Employers are first and foremost going to have the toughest time adapting, Samaratunga said.
Let's say an employer extends a job offer, alongside an H-1B visa sponsorship, to a worker, ahead of the April 1 rush. With the fast track option, they could know very soon if their petition was likely to be accepted, and could start planning the onboarding accordingly. If it was likely to be denied, they could begin looking for a new candidate.
But now, they'll have to wait in line, like everyone else. The average wait time is three to six months, Mehta said. So, the employer might not know until September whether their employee will be authorized to work.
The suspension could especially be a sticking point for tech companies that are hoping to get to the cutting edge faster than their competitors. The technology community is in the midst of a talent war, poaching each other's workers and setting up relationships with universities to snare top engineers.
Companies like IBM, Amazon, Microsoft, Google, and Apple have been among the top recipients of H-1B visas in past years, New York Times data analysis shows, aside from a massive swath of visas issued to consulting firms that are known to outsource.
Alphabet chairman Eric Schmidt said last year that H-1B visa reform was a top policy priority for tech, noting that Google has brilliant engineers who are languishing in condos in Canada waiting to get to work.
The new delay does mean a little more uncertainty for some workers. Particularly, workers who are on the verge of losing their current visas, and were hoping to have a quick insight into whether they should sign a new lease or pack their bags.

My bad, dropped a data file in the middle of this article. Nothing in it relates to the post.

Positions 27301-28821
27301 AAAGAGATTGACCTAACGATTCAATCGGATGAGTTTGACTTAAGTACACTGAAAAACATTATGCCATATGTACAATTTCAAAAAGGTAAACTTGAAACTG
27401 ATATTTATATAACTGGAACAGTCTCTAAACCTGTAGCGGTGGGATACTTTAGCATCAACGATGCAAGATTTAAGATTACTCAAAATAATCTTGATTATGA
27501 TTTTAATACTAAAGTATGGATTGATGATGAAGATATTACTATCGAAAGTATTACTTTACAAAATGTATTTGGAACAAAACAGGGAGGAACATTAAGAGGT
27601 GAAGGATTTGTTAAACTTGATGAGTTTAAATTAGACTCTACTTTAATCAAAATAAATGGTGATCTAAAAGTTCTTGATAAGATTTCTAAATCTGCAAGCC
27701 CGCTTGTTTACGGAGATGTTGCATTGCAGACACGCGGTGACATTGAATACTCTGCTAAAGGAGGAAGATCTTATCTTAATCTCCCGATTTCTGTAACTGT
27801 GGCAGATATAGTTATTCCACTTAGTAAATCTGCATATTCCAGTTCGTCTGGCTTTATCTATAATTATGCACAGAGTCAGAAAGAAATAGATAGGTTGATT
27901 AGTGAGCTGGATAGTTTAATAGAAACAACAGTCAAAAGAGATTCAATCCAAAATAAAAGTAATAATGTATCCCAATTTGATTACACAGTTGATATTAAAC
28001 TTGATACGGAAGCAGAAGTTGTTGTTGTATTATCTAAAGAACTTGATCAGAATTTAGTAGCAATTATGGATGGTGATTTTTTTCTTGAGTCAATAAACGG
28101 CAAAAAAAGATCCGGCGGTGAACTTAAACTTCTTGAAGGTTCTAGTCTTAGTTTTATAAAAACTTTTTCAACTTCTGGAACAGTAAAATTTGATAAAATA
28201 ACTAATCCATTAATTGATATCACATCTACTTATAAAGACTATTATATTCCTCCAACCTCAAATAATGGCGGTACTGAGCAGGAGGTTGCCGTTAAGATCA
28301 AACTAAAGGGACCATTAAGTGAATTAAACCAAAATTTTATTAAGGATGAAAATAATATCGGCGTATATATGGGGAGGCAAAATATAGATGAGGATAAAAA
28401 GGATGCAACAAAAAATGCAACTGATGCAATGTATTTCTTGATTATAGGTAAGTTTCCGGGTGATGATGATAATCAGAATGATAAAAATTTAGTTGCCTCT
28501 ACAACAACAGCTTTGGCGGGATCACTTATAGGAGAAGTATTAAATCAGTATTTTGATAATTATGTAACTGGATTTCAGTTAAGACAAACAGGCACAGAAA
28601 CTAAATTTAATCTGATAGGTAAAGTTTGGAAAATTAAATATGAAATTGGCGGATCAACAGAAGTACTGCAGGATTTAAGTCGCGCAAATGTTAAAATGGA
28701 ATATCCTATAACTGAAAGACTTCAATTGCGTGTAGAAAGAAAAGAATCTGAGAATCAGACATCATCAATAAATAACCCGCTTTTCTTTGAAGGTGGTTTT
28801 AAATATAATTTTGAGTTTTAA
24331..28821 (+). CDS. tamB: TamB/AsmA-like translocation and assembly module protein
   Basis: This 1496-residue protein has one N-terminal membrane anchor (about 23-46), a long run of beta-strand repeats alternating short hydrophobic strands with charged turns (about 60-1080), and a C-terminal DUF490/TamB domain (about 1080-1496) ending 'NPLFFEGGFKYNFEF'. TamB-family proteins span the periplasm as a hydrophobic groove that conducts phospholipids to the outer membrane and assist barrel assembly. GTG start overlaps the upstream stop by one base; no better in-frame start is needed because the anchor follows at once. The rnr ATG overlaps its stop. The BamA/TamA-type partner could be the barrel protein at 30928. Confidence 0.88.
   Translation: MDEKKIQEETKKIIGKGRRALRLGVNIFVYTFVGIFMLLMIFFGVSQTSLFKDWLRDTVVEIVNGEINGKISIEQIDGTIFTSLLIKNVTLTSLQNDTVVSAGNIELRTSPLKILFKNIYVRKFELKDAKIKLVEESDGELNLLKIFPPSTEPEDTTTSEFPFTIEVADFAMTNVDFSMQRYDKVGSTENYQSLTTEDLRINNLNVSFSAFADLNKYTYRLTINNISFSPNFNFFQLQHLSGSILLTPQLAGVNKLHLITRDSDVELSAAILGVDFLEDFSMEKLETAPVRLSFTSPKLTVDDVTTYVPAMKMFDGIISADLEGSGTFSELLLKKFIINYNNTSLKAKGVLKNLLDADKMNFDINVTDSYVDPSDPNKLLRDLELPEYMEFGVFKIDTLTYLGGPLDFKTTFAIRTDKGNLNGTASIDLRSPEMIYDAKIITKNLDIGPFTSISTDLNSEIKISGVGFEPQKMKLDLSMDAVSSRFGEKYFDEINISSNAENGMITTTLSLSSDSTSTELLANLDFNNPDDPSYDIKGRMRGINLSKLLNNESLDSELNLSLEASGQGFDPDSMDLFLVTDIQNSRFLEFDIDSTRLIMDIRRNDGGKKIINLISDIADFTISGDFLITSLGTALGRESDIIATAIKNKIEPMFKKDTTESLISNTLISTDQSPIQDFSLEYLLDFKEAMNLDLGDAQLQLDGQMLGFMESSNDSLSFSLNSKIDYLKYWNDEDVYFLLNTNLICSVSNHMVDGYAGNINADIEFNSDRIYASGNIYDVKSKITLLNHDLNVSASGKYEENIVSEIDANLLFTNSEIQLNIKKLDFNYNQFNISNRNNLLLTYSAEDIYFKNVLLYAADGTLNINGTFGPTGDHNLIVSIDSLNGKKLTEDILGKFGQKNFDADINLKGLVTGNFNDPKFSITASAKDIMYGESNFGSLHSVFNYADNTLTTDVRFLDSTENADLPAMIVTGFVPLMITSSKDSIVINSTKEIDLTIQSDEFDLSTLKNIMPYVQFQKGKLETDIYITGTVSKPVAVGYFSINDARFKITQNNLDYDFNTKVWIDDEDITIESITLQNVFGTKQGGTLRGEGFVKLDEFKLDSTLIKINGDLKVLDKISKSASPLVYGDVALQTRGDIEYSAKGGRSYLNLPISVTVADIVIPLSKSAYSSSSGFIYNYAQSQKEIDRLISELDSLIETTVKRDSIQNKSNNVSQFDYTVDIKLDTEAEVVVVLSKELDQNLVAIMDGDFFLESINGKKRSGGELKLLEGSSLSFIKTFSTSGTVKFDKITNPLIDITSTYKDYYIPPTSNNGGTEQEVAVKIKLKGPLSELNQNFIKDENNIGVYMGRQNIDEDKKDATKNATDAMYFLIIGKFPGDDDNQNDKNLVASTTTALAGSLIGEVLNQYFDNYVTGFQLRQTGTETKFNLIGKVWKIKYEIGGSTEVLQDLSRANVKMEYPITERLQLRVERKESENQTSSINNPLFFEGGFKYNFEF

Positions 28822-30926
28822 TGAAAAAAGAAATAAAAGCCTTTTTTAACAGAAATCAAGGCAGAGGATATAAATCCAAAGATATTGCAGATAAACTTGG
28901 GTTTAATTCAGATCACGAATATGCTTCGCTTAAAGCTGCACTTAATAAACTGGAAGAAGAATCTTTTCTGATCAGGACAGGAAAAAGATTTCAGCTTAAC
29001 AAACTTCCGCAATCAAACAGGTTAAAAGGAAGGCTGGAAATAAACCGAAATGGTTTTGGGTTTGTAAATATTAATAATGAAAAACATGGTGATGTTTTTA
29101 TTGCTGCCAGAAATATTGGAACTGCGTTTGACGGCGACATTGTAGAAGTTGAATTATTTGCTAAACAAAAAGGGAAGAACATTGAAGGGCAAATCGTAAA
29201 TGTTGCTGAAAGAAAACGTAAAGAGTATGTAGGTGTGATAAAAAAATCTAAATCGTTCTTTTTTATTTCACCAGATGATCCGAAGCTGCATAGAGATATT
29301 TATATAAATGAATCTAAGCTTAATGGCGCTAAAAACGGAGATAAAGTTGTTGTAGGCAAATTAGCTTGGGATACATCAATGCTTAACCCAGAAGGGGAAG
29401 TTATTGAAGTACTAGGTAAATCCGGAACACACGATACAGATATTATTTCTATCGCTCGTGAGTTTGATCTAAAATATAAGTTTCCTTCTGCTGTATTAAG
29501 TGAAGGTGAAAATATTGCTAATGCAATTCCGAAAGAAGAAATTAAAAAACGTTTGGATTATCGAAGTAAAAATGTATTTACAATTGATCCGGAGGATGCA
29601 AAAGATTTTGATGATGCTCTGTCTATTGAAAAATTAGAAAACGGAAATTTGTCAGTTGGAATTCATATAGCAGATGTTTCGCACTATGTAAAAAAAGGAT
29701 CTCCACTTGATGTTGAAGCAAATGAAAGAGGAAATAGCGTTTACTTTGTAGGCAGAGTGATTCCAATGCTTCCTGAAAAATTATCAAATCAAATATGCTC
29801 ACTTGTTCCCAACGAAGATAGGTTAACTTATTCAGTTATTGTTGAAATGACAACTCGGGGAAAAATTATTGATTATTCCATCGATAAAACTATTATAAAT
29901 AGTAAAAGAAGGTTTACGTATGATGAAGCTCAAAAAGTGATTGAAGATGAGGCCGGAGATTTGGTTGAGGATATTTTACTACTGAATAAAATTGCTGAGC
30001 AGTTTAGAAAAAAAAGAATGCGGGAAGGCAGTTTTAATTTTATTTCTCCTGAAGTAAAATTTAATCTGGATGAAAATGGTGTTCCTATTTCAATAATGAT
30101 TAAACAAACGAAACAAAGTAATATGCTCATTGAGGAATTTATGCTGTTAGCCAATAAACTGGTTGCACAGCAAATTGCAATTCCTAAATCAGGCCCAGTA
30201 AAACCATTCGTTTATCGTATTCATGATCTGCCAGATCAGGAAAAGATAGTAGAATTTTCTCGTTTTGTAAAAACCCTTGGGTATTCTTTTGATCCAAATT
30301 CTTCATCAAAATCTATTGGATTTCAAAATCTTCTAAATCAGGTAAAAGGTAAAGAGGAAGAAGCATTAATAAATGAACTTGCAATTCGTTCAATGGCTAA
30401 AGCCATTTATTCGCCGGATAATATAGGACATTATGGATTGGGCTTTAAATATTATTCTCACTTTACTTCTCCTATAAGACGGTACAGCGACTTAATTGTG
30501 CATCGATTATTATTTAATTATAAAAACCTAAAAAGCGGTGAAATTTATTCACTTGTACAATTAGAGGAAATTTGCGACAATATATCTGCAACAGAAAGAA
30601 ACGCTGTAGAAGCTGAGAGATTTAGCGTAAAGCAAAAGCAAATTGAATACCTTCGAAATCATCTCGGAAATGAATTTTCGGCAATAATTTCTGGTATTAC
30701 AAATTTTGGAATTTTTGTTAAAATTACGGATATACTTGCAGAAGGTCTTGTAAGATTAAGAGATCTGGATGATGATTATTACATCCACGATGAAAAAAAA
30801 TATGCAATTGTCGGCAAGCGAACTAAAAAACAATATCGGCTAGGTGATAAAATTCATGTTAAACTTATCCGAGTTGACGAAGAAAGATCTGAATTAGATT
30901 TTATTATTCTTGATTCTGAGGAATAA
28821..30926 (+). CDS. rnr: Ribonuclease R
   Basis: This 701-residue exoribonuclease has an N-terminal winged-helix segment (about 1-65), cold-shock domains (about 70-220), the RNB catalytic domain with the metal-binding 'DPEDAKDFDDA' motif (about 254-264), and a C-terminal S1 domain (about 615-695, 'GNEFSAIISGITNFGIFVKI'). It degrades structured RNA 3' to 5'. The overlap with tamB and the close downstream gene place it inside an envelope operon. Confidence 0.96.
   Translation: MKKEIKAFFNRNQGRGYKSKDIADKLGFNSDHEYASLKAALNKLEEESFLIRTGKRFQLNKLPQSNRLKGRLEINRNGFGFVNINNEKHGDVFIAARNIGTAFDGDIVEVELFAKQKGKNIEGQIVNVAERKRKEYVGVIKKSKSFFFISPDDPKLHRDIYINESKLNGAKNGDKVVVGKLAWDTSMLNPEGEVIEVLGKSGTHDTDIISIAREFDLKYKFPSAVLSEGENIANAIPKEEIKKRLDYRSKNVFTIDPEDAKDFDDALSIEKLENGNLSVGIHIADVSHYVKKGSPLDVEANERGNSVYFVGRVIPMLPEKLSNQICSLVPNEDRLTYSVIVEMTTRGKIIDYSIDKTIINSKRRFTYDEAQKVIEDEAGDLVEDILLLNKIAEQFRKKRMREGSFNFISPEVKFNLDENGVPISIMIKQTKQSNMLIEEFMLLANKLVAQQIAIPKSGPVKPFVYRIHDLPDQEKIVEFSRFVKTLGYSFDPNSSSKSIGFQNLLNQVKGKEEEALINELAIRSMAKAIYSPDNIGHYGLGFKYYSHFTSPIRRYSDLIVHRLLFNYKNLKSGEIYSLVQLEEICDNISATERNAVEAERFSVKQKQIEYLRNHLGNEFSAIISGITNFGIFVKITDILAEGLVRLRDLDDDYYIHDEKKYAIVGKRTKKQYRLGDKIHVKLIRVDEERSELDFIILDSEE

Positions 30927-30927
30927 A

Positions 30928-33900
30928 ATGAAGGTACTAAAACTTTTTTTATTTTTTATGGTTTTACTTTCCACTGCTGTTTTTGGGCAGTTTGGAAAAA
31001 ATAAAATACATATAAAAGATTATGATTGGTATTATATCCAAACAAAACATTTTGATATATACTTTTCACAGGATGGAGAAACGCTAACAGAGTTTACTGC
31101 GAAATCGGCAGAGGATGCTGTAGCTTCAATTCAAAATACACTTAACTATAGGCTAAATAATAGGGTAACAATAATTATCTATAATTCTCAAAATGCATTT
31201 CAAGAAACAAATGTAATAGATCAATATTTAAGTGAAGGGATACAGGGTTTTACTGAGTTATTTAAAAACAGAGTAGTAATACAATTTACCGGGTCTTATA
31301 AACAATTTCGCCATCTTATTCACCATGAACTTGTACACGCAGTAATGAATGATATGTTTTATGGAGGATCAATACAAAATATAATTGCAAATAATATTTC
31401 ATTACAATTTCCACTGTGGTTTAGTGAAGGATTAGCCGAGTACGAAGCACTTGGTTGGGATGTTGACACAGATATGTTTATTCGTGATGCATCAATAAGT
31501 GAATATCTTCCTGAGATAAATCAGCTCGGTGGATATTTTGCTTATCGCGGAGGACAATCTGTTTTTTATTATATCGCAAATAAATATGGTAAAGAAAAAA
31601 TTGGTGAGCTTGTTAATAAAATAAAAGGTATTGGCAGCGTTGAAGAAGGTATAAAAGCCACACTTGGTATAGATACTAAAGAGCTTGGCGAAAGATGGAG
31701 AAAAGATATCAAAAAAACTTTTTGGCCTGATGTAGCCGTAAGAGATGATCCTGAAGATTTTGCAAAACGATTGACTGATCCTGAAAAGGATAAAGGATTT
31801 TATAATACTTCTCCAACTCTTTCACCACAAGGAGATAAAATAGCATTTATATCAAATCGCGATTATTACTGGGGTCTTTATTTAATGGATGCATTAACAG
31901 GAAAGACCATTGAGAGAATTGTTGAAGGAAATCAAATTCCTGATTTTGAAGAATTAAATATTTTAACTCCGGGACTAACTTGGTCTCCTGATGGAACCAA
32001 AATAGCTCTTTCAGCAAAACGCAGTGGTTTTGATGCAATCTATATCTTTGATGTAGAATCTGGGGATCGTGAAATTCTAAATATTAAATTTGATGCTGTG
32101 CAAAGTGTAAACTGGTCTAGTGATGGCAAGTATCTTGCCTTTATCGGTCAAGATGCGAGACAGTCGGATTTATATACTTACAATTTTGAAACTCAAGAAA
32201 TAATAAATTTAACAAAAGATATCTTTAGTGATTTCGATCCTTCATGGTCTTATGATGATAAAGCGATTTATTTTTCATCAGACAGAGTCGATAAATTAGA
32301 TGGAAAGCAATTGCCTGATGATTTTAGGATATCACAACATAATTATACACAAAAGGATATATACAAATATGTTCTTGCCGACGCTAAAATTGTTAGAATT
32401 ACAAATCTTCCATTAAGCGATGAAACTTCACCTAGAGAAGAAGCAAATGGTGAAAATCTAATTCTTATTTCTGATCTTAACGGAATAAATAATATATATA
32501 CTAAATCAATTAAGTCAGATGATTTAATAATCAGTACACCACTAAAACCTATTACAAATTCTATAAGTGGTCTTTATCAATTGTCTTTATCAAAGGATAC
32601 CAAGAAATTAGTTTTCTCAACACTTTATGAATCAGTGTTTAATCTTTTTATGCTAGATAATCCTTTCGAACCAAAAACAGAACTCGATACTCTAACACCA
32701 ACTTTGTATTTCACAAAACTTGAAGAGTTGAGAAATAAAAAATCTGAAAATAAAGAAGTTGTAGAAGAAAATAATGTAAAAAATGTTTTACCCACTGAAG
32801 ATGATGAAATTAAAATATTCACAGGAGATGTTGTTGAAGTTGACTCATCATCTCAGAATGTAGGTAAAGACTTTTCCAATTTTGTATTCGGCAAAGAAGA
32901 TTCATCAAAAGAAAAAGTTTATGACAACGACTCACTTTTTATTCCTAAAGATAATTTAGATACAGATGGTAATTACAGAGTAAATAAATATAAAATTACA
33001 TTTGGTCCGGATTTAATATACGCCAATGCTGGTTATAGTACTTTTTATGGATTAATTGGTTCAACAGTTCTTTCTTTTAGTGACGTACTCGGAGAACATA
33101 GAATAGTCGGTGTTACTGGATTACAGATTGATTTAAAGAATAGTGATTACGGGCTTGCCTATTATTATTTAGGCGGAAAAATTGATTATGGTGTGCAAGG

Also affected are H-1B visa applicants that are not subject to the usual cap — especially those working at universities, Khanna said. And a small group of foreign nationals may have to take a break from working while they wait for a visa change to take hold, said Mehta.
Then there are practical inconveniences, like getting one's driver's license renewed or traveling while immigration status is pending, Siskend wrote.
Given all the uncertainty, Samaratunga said, some employers might be more reticint to hire foreign workers — although if they had another choice, hiring a domestic worker is almost always the more practical choice either way, she said.
But there are plenty of loopholes to push through the most urgent cases, Khanna said. Severe financial loss to a company, emergencies, non-profit and humanitarian causes can all still merit requests expedited H-1B visas, Khanna said. And students or H-1B workers changing jobs have special protections to cover the gap while they wait for their new visa to kick in.
Mehta suggested that workers hoping to change their visa status to another type apply to do so by the end of the month to avoid being affected by the suspension.